Permanent residents requiring a travel document to return to Canada may choose to appeal refusals to the Immigration Appeal Division (IAD) of the Immigration and Refugee Board (IRB). Instructions are provided with a copy of the refusal letter. The appeal can be based on facts, law or equity.

The IRB cannot consider appeals of visa refusals of temporary residents (visitors, students, or workers). Refused applicants are advised to make new applications only if their circumstances have changed.

20. If my application is refused do I have to wait before I apply again?

No, applicants are welcome to submit a new application at any time, providing any new or additional information or documentation they wish to be considered.

Applicants who have been refused may submit new applications at any time, but should be advised to do so only if they can provide new or additional information or documentation not already submitted in the previous application.

21. Can I apply for a new visa or permit once I am in Canada?

No. You must make an application at a visa office outside Canada for a new visa. You can only apply for an extension of your visitor status or change conditions from within Canada.

22. What if I become sick or injured while in Canada?

You are responsible for any medical expenses you incur. Buy traveller’s health insurance just in case.

23. When should I apply?

Processing times for the services delivered at a visa office depend on three factors - the volume of applications, their complexity and the amount of resources (staff) available to the visa office.

Please note that all applications are considered on their own merits - if further documentation or information are required, processing times may take longer - and even several weeks - depending on the circumstances.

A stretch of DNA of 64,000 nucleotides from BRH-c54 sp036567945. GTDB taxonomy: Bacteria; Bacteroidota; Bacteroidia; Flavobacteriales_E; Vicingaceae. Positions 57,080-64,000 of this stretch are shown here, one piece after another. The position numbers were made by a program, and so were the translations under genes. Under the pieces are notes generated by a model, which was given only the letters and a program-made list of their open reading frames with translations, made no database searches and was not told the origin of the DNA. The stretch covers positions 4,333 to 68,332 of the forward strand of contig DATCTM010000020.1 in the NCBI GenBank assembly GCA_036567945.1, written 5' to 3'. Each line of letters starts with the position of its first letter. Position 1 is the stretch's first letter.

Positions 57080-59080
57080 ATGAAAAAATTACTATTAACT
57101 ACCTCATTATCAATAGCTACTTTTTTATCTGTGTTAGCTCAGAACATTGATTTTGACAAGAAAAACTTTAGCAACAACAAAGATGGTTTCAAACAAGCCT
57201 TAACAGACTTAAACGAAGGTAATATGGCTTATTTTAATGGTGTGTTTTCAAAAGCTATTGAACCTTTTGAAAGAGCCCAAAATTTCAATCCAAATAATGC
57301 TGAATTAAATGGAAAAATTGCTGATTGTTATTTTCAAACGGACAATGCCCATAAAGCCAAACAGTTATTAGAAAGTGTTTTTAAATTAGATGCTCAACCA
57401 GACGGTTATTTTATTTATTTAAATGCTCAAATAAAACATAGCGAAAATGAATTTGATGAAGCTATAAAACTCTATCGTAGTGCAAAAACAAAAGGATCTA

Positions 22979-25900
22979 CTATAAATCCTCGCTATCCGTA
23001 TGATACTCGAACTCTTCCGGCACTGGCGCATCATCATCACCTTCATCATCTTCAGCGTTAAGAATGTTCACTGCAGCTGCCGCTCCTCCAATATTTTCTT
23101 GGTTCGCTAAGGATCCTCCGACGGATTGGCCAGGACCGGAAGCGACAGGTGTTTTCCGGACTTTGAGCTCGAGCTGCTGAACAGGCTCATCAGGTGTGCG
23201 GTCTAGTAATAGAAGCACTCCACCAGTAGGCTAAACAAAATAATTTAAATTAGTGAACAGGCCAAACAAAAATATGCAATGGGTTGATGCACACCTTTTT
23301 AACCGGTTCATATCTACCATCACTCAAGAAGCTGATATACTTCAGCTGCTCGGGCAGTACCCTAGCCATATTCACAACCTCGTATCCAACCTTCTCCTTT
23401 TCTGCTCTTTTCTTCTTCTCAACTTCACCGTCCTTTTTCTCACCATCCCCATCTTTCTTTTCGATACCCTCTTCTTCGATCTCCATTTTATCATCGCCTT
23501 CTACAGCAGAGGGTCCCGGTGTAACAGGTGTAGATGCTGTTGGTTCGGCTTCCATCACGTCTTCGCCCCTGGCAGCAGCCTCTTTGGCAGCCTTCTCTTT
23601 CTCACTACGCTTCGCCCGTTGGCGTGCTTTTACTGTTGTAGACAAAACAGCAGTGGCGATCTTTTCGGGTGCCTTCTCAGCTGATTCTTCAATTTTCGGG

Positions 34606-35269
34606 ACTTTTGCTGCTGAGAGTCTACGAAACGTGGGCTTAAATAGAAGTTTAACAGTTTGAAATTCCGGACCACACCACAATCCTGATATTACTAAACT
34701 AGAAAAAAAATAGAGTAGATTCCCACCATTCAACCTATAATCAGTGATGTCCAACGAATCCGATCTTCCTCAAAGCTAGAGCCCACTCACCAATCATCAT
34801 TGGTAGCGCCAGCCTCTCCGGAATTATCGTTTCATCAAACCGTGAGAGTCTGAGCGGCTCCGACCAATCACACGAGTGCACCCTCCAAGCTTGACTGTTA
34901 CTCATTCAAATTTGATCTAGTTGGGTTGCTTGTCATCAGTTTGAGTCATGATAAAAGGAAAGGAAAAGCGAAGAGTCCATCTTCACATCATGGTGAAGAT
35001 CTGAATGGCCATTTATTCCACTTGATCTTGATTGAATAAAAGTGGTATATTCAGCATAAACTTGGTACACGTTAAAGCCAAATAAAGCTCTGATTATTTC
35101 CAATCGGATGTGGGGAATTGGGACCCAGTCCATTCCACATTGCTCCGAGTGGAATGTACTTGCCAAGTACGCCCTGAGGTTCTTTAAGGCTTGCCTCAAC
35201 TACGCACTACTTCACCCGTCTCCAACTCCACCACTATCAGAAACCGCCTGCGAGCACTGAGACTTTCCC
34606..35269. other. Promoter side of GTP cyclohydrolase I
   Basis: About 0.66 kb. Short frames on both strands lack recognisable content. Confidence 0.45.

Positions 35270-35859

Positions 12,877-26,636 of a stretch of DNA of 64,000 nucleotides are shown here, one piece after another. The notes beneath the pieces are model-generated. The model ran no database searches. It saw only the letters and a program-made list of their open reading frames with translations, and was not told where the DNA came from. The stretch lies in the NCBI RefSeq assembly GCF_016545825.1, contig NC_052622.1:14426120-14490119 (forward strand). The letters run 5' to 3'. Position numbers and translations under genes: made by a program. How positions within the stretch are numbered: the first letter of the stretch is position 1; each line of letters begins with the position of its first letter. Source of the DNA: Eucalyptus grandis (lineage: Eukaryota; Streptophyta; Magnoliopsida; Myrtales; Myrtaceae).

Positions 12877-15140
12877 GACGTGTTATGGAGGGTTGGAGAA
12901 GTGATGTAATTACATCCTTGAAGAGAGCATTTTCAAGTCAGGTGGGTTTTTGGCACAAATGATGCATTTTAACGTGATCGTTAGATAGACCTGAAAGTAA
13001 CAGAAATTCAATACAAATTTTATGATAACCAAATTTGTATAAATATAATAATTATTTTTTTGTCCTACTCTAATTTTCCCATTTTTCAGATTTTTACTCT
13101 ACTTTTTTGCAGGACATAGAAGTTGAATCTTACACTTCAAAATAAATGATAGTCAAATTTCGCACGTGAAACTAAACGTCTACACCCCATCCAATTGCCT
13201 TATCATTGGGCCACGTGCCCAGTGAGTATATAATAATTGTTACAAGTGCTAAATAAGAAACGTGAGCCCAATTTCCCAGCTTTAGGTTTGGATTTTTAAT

24. How to read the EXPIRY DATE on a visa?

The EXPIRY DATE on your visa means: you must ENTER Canada before this date.
The visa validity is determined by a visa officer. A multiple entry visa may be valid for up to 10 years or until your passport expires, whichever comes first. Please make sure you clearly indicate your intended travel date on the application form.

* Temporary Resident Visitor Visas cannot have an expiry date that exceeds the passport validity. If your passport will expire soon you may want to renew it before you apply for a Canadian visa.

25. Who may require a medical exam and why?

After a Temporary Resident Visa application has been submitted, the applicant will be notified by our office if a medical exam is required.

Please note that the Immigration and Refugee Protection Act requires that a visa officer be satisfied that anyone issued a visa will not be a danger to public health or cause excessive demand on health and social services. Medical instructions are issued at the discretion of a visa officer. The medical examination MUST be completed prior to travel to Canada.

Only persons who have received medical instructions need take a medical exam. For a list of Designated Medical Practitioners nearest to you.

26. Do I need a Canadian visa if I have a United States visa?

Yes you require a visa for Canada. A United States visa does not permit entry to Canada.

*Unless you have been lawfully admitted to the United States for permanent residence and are in possession of your Alien Registration Card (Green Card) or can provide other evidence of permanent residence then you do not require a Temporary Resident Visa to enter Canada as a visitor.